Collin's been a movie critic since 2009. In real life he works in marketing and is also a novelist ("Good Riddance" published in Oct 2015).
Once upon a time, Spike Lee was a relevant filmmaker—a front-line, cinematic voice on race relations in the country. But it’s been almost thirty years since his best film, Do the Right Thing, and a solid decade or so since he’s made any movie that resonated in US theaters. All of that changes with BlacKkKlansman, an emphatic masterpiece that proves Lee is not only still relevant but can actually re-take his place among the best directors when he puts his mind to it.
Based on the true-life story of Ron Stallworth—the first-ever black officer in the Colorado Springs Police Department—the film documents his successful infiltration (and plentiful disruption) of the local chapter of the Ku Klux Klan in the 1970s. Presented as a racially charged drama with enough tinges of straight-up comedy to boost the entertainment level, BlacKkKlansman works across the board.
Leading the way is the phenomenal John David Washington (son of Denzel) as Stallworth, a take-no-crap cop who discovers the best way to fight racism is from the inside. Answering a KKK recruitment ad in the local paper, Stallworth uses his “white voice” to convince the local chapter to take him on as a member. His colleague, Jewish officer Flip Zimmerman (an equally great Adam Driver), stands in for him when face-to-face meetings are required.
When Stallworth’s membership card gets stuck in processing, his call to headquarters leads him to Grand Wizard David Duke (Topher Grace), who takes an instant (and utterly oblivious) liking to Stallworth. The two strike up a “friendship”, which eventually leads to Duke visiting Colorado Springs himself (with incredulous ramifications). At the same time, Stallworth is also integrating himself into the local Civil Rights movement, led by Patrice Dumas (Laura Harrier), the president of the college black student union.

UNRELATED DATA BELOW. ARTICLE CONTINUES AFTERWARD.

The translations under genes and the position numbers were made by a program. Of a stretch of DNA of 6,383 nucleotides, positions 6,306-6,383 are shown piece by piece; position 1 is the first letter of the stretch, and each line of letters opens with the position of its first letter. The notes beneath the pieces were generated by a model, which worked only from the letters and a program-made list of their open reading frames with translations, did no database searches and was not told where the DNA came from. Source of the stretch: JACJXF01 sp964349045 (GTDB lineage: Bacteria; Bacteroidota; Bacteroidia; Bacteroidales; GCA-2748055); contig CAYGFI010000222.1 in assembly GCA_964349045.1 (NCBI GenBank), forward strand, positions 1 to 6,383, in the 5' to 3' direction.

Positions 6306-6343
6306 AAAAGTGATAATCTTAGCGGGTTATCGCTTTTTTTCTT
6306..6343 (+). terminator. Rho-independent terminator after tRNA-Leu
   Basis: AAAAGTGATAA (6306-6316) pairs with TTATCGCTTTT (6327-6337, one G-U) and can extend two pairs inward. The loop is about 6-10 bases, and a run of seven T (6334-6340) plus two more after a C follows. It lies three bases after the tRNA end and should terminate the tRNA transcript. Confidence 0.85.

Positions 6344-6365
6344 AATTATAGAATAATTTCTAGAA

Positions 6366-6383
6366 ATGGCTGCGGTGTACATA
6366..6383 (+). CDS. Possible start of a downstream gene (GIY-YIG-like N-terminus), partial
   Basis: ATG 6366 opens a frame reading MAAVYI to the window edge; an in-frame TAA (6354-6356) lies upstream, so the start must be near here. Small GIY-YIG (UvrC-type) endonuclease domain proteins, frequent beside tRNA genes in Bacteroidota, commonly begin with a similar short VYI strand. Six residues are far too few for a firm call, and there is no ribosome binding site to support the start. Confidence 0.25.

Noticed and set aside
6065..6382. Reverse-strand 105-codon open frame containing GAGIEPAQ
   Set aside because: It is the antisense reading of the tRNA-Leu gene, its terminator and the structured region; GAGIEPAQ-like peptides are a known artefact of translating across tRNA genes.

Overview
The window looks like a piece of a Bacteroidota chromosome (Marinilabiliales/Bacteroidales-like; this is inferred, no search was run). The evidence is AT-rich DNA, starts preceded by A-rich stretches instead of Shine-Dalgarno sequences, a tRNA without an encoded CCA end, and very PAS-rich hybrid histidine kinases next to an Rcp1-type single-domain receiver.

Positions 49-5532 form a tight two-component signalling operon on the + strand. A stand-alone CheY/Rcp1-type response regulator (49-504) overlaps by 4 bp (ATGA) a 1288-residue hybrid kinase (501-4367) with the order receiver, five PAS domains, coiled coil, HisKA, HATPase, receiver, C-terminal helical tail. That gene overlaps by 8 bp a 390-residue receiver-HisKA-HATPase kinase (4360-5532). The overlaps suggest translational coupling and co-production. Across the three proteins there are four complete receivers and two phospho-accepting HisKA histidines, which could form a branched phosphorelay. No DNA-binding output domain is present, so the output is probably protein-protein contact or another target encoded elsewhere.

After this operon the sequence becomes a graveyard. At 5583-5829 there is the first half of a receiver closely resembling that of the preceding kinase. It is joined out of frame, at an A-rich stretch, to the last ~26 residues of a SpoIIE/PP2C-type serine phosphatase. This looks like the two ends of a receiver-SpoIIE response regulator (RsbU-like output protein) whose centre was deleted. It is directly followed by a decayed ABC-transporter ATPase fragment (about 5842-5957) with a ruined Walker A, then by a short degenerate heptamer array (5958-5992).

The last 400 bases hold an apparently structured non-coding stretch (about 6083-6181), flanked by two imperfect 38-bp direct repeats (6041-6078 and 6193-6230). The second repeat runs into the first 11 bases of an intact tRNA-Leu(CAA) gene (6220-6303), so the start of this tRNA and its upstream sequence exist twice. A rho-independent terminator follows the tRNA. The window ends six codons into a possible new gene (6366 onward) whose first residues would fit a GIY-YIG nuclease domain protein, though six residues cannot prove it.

Lee, who co-wrote the script with Charlie Wachtel, David Rabinowitz, and Kevin Willmott, deftly fuses all the storylines together into an absolutely fantastic motion picture that is as timely as it is important. Bookended with vitriolic racism (beginning with hate speech from Alec Baldwin’s fictional Dr. Kennebrew Beauregard and closing with news footage from the 2017 white supremacist rally in Charlottesville), BlacKkKlansman arrives as a movie that—but for the bell-bottoms, flare-collar suit jackets, and funkadelic soundtrack—could easily have been set in the present day. And Lee makes us all realize what a horrifying thought that is.
With the assistance of up-and-coming cinematographer Chayse Irvin, Lee has jumped right back up into the saddle and crafted a visually perfect gut-punch of a film—a sneaky-funny look at subversion and subterfuge that hopefully marks the bona fide return of one of cinema’s greats.